The Nature Writers of Texas

The best nature writing from the newspaper, magazine, blog and book authors of the Lone Star State . . .

Thursday, September 01, 2005

The Mink and Its Texas Kin
by Ron Smith, The McAllen Monitor, 14 August 2005

There are many mink in the Rio Grande Valley. They can be spotted when the
temperature drops into the startling 60's. These are not lively specimens, and
no longer do they hunt the shorelines of waters anywhere. Instead, they adorn
the lovely shoulders of the South Texas ladies I like to call "Iron
Bluebonnets," closely related to the Steel Magnolias of the deep South, another
very complimentary nickname, I should add in defense.

I did see a living, breathing mink a few years ago when it streaked across
the deck of our home in the northeastern Michigan woods. This is very unusual
because they are mostly night creatures and prowl the river banks for prey such
as fish, turtles, crayfish, mussels, frogs, rodents, insects, birds, and
anything else they can get their partially webbed feet on. Comparatively few
people ever get to glimpse one because they do not care much for daylight
activity. This one, a dark and lovely animal, was no doubt after something that
was visiting our bird feeders.

The word mink comes from a Swedish word, maenk, meaning....mink. In Texas,
they range from the eastern half of the state to the Panhandle, wherever here is
water. They are widespread except in the arid Southwest. By the way, they are
also good indicators of the health of any wetland, declining in numbers when the
water quality plummets, especially from chemical pollution.

Although only the size of house cats and weighing a mere three pounds, they
are fearless, tireless hunters who kill with swift efficiency. They are driven
to this by their manic, nervous personality. These are the real perpetual
motion machines, burning calories like a marathon runner. To meet their needs,
they hunt territory that can cover as much as 2500 acres.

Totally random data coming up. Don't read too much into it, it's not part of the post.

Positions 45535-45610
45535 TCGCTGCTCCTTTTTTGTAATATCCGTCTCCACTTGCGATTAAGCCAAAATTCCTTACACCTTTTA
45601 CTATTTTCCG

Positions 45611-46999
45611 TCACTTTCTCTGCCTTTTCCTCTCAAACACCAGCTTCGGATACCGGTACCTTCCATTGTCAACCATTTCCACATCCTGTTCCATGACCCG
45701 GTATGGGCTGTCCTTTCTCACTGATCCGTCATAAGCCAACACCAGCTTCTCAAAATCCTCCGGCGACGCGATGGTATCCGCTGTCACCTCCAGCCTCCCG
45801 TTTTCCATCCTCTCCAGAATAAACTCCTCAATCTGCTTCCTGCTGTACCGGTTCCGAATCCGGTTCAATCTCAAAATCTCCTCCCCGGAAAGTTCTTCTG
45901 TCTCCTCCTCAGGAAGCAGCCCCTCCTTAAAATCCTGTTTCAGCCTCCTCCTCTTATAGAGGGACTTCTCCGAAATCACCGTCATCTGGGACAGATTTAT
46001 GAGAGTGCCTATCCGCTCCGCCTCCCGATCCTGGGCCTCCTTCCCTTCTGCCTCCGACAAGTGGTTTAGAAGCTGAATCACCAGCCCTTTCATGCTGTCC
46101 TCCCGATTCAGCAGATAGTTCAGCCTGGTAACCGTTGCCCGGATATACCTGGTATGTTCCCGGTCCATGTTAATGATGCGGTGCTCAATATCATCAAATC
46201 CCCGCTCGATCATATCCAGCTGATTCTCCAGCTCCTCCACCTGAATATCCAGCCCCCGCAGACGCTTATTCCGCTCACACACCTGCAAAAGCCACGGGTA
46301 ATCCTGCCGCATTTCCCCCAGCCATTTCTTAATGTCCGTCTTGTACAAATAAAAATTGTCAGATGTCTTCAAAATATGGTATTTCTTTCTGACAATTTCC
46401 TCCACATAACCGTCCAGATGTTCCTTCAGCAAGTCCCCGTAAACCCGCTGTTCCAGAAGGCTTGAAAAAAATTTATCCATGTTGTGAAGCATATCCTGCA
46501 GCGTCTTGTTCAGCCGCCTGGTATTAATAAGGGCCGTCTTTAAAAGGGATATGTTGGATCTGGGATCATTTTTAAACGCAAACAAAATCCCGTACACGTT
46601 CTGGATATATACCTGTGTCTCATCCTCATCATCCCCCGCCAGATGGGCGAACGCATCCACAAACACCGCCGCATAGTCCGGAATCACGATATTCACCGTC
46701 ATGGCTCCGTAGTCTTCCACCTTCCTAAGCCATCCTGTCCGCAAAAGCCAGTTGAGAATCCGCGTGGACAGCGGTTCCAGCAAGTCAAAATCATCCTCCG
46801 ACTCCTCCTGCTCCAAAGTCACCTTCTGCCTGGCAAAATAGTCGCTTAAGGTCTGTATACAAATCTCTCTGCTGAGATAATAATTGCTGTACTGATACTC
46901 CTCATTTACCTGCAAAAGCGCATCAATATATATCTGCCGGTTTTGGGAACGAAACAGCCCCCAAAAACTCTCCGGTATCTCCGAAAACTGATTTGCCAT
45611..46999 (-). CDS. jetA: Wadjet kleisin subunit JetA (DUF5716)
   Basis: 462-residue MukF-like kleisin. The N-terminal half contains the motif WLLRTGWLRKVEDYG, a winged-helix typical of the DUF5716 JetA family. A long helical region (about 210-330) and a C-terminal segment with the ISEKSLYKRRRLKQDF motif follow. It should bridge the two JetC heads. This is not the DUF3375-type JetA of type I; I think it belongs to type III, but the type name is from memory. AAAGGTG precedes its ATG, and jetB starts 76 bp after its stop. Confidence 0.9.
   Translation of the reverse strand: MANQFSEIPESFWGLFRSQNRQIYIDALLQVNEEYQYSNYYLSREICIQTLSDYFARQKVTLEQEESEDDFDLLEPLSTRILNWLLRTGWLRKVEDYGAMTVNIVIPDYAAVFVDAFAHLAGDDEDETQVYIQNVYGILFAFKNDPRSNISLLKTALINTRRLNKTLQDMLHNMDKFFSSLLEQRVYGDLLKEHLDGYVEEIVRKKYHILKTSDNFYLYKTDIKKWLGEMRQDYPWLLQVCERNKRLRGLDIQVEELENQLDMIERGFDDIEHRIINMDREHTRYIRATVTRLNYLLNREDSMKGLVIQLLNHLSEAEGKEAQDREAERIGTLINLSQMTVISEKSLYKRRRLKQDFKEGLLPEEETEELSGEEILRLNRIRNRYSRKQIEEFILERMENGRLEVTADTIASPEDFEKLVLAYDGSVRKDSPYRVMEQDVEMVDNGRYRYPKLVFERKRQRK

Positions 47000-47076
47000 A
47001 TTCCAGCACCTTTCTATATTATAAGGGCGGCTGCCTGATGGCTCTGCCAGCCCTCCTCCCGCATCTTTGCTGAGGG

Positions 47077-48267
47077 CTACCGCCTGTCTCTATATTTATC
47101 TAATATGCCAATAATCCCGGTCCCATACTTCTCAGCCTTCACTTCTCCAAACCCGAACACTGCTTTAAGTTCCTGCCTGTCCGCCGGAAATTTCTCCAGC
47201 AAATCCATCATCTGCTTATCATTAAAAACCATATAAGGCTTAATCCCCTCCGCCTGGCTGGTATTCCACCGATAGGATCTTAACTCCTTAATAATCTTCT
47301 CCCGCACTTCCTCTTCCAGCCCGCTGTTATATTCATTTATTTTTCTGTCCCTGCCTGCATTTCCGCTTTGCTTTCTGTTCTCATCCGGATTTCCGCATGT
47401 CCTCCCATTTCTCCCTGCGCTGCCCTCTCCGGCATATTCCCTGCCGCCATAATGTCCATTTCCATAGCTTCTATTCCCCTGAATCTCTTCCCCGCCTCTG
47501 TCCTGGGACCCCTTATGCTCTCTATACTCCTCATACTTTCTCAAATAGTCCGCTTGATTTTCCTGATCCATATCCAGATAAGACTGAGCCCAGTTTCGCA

They make dens under roots along the waterways or in burrows. They may use
several in their hungry wanderings. Muskrats must especially beware. Mink will
attack them in their houses and then take over.

This is usually a solitary animal except for the practice of polygamy
during mating season. The young are born quite helpless, blind and vulnerable,
but in five months they reach adult size. This acceleration seems necessary ---
the average mink only lives one year or less! They are preyed upon in turn by
owls, cats and coyotes, and their own kind in fights. Severe winters and the
resultant scarcity of food can seriously affect the population.

Most animal stories portray them as odorous, vicious killers, bloodthirsty
in their intensity. They come from a family of mammals possessing musk glands,
the Mustelidae, which includes the fierce and powerful wolverine (except in the
2005 Rose Bowl), weasels, otters and skunks. Still you have to respect them for
their skill and determination. Actually, they rarely sneak into the chicken
coop, but when they do, it is Avian Armageddon.

Their value as a fur source has been astonishing. In Nebraska, to cite one
state, from 1980 to 1989, trappers took in $121,000 from 6400 skins. In Texas,
however, mink rank only 9th in fur-bearing animals, probably due to their lower
population.

Recently, our local Michigan paper featured mink in a regular column titled
"Looking Back." Fifty years ago a local mink farmer sued the Air Force because
the nearby base sent planes so low over his place that the female mink killed
their "kits."

I treasure that image of the mink crossing our deck, a sinuous, almost
sable undulation against the man-made boards, its body in a posture emanating
deadly intent. I would never want to be a muskrat under attack in its reedy
hut.


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2 Comments:

At 4:09 PM, Blogger lenĂ© said...

Do you happen to have any resources you could recommend about the impact of chemical pollution on the mink?

Loved the "Iron Bluebonnets."

 
At 11:02 PM, Anonymous Laurene said...

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